[eng] 1986-2016 :  30 years since Spain joined the EU

Article published on Jan. 25, 2017
Article published on Jan. 25, 2017

This article has not been vetted by an editor at Paris HQ

The Permanent Representation of Spain to the EU organized an event on March 2rd for the presentation of the book 30 años de España en la Unión europeaEl camino de un proyecto histórico, published by 36 intellectuals and politicians from Spain.

Tens of people were gathered for the presentation of the book dedicated to Spain's membership in the EU, on March 2nd, Boulevard du Régent, at the Permanent Representation of Spain to the EU.  They came to hear the speeches of Eurodeputies and European Commissioner for Climate Action and Energy, Miguel Arias Cañete, on the relations between Spain and the EU, 30 years after its membership.

The Eurodeputies, the Commissioner and even the academic Francisco Aldecoa almost conveyed the same -yet relevant- message: Spain shows and has always shown its Europhile tendency and its Europeanism since its membership in 1986, after the Transition to Democracy. Since then, it is certainly the country which has been the most supportive of the EU. Although its political and economic situation was not always bright, it has never led to strong Euroscepticism nor to the rise of the Far-Right.

Far-Right parties lack influence in Spain

Recently, Spain has been greatly talked about for its political deadlock following the General Elections of December 2015. However, the absence of populist parties in Parliament was rather left aside. Indeed, Far-Right movements obtained low election results (0.03%  for Falange Española de las JONS and  0.01% for Democracia Nacional) which did not grant them access to Congress. Voters elected new citizen parties such as Podemos and Ciudadanos which performed significant scores, rather than expressing their discontent of "establishment politicians" by voting for Eurosceptic populism.

It has been so since the end of the Francoist dictatorship in 1975. Indeed, in Spain, ever since the country joined the EU in 1986, every  European election has been won by Europhile parties and no Far-Right politician has ever been elected to the European Parliament. Though Spanish people can be critical towards EU's austerity and liberal policies, their votes have always made clear that they wanted to remain within the European Union.

Yet, seeing how the Far-Right has been on the rise throughout Europe, its lack of influence in Spain seems surprising. From 2009 onwards, in this country strongly affected by the economic crisis,  unemployment rate has been 21.4% in 2015 and even 47.5% for the young. Despite a growth of 3.2% in 2015, the economic situation is still poor. Besides, Spain is also experiencing migration issues, with frequent incidents in Ceuta and Melilla; its African enclaves. However, the controversial migrant question is indeed of current interest within the EU.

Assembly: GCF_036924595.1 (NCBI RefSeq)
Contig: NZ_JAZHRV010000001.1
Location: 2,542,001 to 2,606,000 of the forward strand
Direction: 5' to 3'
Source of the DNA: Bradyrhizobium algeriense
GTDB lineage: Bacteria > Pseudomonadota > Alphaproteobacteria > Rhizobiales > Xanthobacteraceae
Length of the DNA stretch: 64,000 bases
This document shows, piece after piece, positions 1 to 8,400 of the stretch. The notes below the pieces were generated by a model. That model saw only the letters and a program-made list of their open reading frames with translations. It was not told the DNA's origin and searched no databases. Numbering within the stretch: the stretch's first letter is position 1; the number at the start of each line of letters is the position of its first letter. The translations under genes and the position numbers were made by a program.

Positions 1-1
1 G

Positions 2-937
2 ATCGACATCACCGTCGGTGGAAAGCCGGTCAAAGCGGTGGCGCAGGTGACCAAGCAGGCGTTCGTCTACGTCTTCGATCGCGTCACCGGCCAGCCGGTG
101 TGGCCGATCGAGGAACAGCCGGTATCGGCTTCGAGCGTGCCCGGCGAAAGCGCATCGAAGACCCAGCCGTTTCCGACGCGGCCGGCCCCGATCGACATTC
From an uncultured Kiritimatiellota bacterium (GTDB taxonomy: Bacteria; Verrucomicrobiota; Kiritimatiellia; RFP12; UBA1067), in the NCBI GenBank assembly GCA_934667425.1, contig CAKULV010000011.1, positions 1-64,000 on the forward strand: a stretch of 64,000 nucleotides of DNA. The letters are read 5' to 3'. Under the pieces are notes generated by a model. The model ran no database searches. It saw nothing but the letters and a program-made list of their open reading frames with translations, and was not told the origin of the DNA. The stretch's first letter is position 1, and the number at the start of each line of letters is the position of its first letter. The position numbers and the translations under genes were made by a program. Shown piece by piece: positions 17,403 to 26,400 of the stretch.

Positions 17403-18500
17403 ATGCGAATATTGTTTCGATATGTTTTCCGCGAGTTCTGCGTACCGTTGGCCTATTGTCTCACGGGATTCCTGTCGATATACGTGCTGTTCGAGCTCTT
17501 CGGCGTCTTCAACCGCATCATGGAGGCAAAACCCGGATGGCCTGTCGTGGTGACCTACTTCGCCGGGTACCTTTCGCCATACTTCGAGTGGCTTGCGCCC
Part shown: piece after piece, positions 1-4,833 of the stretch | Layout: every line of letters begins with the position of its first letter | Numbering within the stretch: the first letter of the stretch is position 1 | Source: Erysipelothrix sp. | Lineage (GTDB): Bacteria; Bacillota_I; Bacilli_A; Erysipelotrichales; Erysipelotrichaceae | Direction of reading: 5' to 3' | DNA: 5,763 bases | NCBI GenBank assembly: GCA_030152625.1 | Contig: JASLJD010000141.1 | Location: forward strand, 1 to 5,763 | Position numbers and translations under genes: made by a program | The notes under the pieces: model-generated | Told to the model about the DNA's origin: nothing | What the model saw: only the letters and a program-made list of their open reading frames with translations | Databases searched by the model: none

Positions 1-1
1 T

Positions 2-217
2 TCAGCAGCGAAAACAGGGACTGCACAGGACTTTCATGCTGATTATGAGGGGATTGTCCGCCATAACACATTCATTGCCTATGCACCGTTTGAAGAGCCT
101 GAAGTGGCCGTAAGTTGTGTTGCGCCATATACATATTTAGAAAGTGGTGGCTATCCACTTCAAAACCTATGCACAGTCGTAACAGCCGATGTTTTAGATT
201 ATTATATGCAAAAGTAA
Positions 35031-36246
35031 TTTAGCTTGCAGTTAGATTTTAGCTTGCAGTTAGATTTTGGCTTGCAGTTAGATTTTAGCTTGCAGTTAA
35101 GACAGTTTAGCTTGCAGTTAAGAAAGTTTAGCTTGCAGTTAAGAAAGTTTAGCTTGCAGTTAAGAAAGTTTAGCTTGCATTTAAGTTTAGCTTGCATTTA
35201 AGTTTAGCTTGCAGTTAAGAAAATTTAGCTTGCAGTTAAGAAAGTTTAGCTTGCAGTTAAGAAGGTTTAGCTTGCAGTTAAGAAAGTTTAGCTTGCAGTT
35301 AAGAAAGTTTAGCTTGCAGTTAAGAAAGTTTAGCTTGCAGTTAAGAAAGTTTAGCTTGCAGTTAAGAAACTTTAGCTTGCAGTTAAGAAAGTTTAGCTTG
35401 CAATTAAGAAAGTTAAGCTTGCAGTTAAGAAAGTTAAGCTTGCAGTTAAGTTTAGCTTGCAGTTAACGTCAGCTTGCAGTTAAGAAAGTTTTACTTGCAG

The Far-Right and the Eurosceptic parties have always capitalised on a depressed economy and on an identity crisis to spread among Europe. And even though Spain is directly affected by both, it seems that the rise of populism is quite limited.

An exception in Europe

It is certain that in Spain the scars of Francoism are still vivid and do not favour the emergence of Far-Right parties. On the contrary, Greece, whose Regime of the Colonels (Greek military junta of 1967-74) ended only a year before Francoism, has indeed experienced a rise of the Far-Right, especially represented by Golden Dawn. Besides, except in Portugal, the good of the European Union being questioned and the spreading of populism are global phenomenon, as proved by the good electoral results of the Front National (France), UKIP (United Kingdom), PIS (Poland) and the Alternative for Germany at the latest state elections of the country on 13th March.

Citizen or political movements seem to surface within almost every EU country and put the blame on the Union for every economic, social and societal issue they are facing. As such, Spain appears, indeed, to be a genuine exception in Europe. The book, presented on March 2nd at the Permanent Representation of Spain to the EU especially focuses on this aspect. 

The message to the European partners could not be any clearer : populism and Euroscepticism are not suitable ways to express general discontent and the European construction is far from being dead.